# make cleanworld Setting the Number of Jobs

Increasing the number of build jobs on multi-core processors can improve build speed. Determine the number of cores with sysctl hw.ncpu. Processors vary, as do the build systems used with different versions of FreeBSD, so testing is the only sure method to tell how a different number of jobs affects the build speed. For a starting point, consider values between half and double the number of cores. The number of jobs is specified with -j.

Example 23.1. Increasing the Number of Build Jobs

Building the world and kernel with four jobs:

# make -j4 buildworld buildkernel Building Only the Kernel

A buildworld must be completed if the source code has changed. After that, a buildkernel to build a kernel can be run at any time. To build just the kernel:

# cd /usr/src
# make buildkernel Building a Custom Kernel

The standard FreeBSD kernel is based on a kernel config file called GENERIC. The GENERIC kernel includes the most commonly-needed device drivers and options. Sometimes it is useful or necessary to build a custom kernel, adding or removing device drivers or options to fit a specific need.

For example, someone developing a small embedded computer with severely limited RAM could remove unneeded device drivers or options to make the kernel slightly smaller.

Kernel config files are located in /usr/src/sys/arch/conf/, where arch is the output from uname -m. On most computers, that is amd64, giving a config file directory of /usr/src/sys/amd64/conf/.


/usr/src can be deleted or recreated, so it is preferable to keep custom kernel config files in a separate directory, like /root. Link the kernel config file into the conf directory. If that directory is deleted or overwritten, the kernel config can be re-linked into the new one.

A custom config file can be created by copying the GENERIC config file. In this example, the new custom kernel is for a storage server, so is named STORAGESERVER:

# cp /usr/src/sys/amd64/conf/GENERIC /root/STORAGESERVER
# cd /usr/src/sys/amd64/conf
# ln -s /root/STORAGESERVER .

/root/STORAGESERVER is then edited, adding or removing devices or options as shown in config(5).

The custom kernel is built by setting KERNCONF to the kernel config file on the command line:


23.5.5. Installing the Compiled Code

After the buildworld and buildkernel steps have been completed, the new kernel and world are installed:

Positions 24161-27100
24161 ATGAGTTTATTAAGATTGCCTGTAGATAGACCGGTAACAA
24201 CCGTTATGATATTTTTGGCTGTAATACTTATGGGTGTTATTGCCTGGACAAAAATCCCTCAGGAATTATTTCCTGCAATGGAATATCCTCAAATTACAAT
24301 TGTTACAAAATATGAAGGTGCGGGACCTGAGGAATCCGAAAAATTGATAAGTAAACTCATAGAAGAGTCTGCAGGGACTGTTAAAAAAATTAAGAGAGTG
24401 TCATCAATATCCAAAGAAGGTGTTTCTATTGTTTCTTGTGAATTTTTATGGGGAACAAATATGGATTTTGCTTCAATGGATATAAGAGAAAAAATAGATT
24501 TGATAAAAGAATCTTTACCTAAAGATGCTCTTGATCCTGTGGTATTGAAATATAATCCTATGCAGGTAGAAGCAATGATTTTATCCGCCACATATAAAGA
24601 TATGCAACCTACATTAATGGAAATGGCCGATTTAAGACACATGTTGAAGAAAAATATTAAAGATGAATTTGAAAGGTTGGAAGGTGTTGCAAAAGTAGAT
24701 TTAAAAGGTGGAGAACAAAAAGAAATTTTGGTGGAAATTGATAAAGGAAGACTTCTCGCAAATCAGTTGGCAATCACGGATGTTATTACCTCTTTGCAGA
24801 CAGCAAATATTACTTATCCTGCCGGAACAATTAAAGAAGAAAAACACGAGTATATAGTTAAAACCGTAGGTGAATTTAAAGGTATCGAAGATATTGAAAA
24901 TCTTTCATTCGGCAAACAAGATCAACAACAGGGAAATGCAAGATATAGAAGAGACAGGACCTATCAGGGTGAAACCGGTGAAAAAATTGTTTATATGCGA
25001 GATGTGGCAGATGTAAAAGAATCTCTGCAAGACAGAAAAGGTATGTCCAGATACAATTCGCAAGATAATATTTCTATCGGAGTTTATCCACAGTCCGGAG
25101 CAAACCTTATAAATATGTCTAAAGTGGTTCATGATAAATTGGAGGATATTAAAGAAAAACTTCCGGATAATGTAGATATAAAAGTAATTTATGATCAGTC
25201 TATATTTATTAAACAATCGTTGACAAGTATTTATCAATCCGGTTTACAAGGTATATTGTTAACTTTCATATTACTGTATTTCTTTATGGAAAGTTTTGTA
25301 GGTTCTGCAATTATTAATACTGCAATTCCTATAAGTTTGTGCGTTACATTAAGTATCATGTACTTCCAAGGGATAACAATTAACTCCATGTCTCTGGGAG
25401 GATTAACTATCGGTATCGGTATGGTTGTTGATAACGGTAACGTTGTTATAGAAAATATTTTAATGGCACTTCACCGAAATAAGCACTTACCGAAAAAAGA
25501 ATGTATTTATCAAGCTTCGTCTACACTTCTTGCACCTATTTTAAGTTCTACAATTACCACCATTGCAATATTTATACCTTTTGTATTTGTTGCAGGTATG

# cd /usr/src
# make installkernel
# shutdown -r now
# cd /usr/src
# make installworld
# shutdown -r now

If a custom kernel was built, KERNCONF must also be set to use the new custom kernel:

# cd /usr/src
# make installkernel KERNCONF=STORAGESERVER
# shutdown -r now
# cd /usr/src
# make installworld
# shutdown -r now

23.5.6. Completing the Update

A few final tasks complete the update. Any modified configuration files are merged with the new versions, outdated libraries are located and removed, then the system is restarted. Merging Configuration Files with mergemaster(8)

mergemaster(8) provides an easy way to merge changes that have been made to system configuration files with new versions of those files.

With -Ui, mergemaster(8) automatically updates files that have not been user-modified and installs new files that are not already present:

# mergemaster -Ui

If a file must be manually merged, an interactive display allows the user to choose which portions of the files are kept. See mergemaster(8) for more information. Checking for Outdated Files and Libraries

Some obsolete files or directories can remain after an update. These files can be located:

# make check-old

and deleted:

# make delete-old

Some obsolete libraries can also remain. These can be detected with:

# make check-old-libs

and deleted with

# make delete-old-libs

Programs which were still using those old libraries will stop working when the library has been deleted. These programs must be rebuilt or replaced after deleting the old libraries.


When all the old files or directories are known to be safe to delete, pressing y and Enter to delete each file can be avoided by setting BATCH_DELETE_OLD_FILES in the command. For example:

# make BATCH_DELETE_OLD_FILES=yes delete-old-libs Restarting After the Update

The last step after updating is to restart the computer so all the changes take effect:

# shutdown -r now

All FreeBSD documents are available for download at http://ftp.FreeBSD.org/pub/FreeBSD/doc/

Questions that are not answered by the documentation may be sent to <freebsd-questions@FreeBSD.org>.
Send questions about this document to <freebsd-doc@FreeBSD.org>.